For additional course information, search "CYBR" at classes.colorado.edu.
Combining conceptual knowledge about data communications and core Internet technologies with hands-on labs that reinforce the conceptual knowledge, this course provides students with the ability to create innovative technology solutions in their discipline. Learning how the Internet works and being able to evaluate and operate an Internet network is a valuable skill; students in this course will have a competitive advantage in this foundational field.
Emphasis on the IEEE P802.11 family of WLAN standards. Students learn the legacy versions of the standard (802.11DS/b), the current generation of WLAN systems (802.11a/g/n/ac), and will to analyze and critique upcoming versions (802.11ax/ba), and gain insight into proposals for new research in WLAN. Exposure to the interoperability and certification process for WLAN by the Wi-Fi Alliance, study the newest Wi-Fi Certified™ programs, and will learn how to model and analyze WLAN traffic using industry standard tools.
Introduces core concepts in cybersecurity including confidentiality, integrity, authentication, risk management, and adversarial thinking. The concepts will be applied to both traditional information technology (IT) systems and cyber physical systems (CPS). The course provides a cyber security foundation that will allow practitioners in other fields apply to understand cyber security trade-offs and will also provide interested students with a basis further study in cyber security. At the conclusion of the course, students should have a solid foundation in cybersecurity and hands-on experience.
This course takes a hands-on approach to detecting malicious activity within network traffic. The course will first introduce methodologies for analyzing cyber data. This knowledge will then be used practically, as the students will be given the chance to test out approaches on real traffic. At the conclusion, students will have both a theoretical understanding of cyber algorithms and their use in a real-world setting. Recommended requisite: C++ and Linux/Unix experience and knowledge of computer networking.
Learn how to identify, collect, examine, analyze, and present digital evidence and the legal challenges associated with conducting digital forensics investigations. Explore various file system types and structures. Learn how to recovery and extract potential evidence from deleted files and directories. Learn how to capture and profile data residing in live memory. Analyze running processes and recover memory artifacts. Learn about various methods data can be hidden on a computing devices, storage media, and within covert communications channels. Recommended prerequisites: CYBR 3300, CYBR 5300, CSCI 3403 or CSCI 5403.
This course is an introduction to the principles and techniques associated with security auditing and penetration testing. Topics covered include; planning, reconnaissance, scanning, enumeration, exploitation, post-exploitation, and reporting. Students discover how system vulnerabilities can be exploited. Students will develop an understanding of current cybersecurity issues and how user, administrator, and programmer errors can result in security breaches. Recommended prerequisites: CYBR 3300, CYBR 5300, CSCI 3403 or CSCI 5403.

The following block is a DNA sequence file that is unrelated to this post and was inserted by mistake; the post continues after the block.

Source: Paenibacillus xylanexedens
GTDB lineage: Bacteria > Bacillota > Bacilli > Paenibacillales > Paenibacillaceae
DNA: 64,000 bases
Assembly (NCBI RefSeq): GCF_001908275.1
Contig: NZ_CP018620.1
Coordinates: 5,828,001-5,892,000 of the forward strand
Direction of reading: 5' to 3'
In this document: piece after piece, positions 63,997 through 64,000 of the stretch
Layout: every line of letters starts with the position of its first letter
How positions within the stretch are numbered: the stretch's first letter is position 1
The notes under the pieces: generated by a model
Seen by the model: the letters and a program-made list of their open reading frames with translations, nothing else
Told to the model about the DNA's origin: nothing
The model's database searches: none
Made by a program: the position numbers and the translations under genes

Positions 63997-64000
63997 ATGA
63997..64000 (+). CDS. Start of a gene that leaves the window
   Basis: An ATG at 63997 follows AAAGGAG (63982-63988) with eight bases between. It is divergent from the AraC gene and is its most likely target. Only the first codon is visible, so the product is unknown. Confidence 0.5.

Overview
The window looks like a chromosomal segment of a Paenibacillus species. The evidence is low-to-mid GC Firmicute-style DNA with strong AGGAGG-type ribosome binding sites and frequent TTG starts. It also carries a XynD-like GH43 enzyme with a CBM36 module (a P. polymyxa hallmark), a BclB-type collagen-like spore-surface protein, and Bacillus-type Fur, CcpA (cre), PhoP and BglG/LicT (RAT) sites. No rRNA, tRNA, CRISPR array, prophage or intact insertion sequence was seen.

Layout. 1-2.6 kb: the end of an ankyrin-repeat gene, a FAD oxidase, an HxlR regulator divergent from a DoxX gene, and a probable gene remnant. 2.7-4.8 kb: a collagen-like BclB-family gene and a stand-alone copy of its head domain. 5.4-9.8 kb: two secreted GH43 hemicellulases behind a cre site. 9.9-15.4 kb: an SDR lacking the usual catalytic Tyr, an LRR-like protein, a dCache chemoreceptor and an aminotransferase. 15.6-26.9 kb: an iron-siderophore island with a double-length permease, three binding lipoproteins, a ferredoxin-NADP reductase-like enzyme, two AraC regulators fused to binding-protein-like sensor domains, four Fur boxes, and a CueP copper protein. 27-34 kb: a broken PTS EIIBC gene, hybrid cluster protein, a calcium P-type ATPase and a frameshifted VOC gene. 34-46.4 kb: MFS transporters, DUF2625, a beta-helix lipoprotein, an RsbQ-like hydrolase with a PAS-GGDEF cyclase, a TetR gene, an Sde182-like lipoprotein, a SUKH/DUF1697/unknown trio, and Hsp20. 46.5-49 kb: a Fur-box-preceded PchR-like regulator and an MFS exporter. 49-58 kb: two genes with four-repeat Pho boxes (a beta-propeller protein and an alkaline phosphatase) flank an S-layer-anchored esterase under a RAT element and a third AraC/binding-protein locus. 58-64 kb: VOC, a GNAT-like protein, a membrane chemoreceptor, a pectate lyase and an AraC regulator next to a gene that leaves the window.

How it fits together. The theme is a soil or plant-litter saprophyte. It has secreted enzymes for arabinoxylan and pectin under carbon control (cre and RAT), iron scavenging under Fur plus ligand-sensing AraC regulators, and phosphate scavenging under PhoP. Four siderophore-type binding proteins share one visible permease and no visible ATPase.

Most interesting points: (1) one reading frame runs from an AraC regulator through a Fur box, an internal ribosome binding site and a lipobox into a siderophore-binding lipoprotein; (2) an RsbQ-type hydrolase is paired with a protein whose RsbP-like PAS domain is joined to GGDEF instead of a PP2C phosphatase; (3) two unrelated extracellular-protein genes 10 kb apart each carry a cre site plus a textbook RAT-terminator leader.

Engage in the critical strategic analysis and debate of controversial public policy issues raised by the Internet. Learn how to develop well-reasoned positions on the regulations applied to new Internet-based technologies and business models based on interdisciplinary frameworks that characterize the significant intersection of technology, economics, business, and public policy. Policy topics covered include Broadband as a Universal Service, Net Neutrality, Spectrum Management, Online Privacy, and Cybersecurity
Designing for Defense/Hacking for Defense is a national service program running at leading research universities across the country. Interdisciplinary teams—chosen by competitive selection—work on real-world national security challenges, in close contact with national security agencies. Teams employ the Lean Launchpad entrepreneurship methodology to develop engineering and business concepts to solve real world challenges for special operations forces, the intelligence community, and other government agencies. Winning teams are eligible for real-world capital investment.
Introduces students to major topics and research at the interface of technology, cybersecurity, and policy by providing a weekly series of lectures with questions and discussion, including guest speakers.
Courses are ran as special topics courses for a few semesters before becoming official CYBR courses. The following courses meet the TCP Advanced Elective Requirements:
Provides a comprehensive, hands-on set of laboratory exercises for the teaching and demonstration of key technical skills required to understand, build, test, and analyze both analog and digital wireless communications concepts. In conjunction with lecture-based content to provide a solid foundation in digital communication theory, SDR-based laboratory exercises enable the synthesis of several fundamental concepts utilizing the latest, modern communications systems technologies.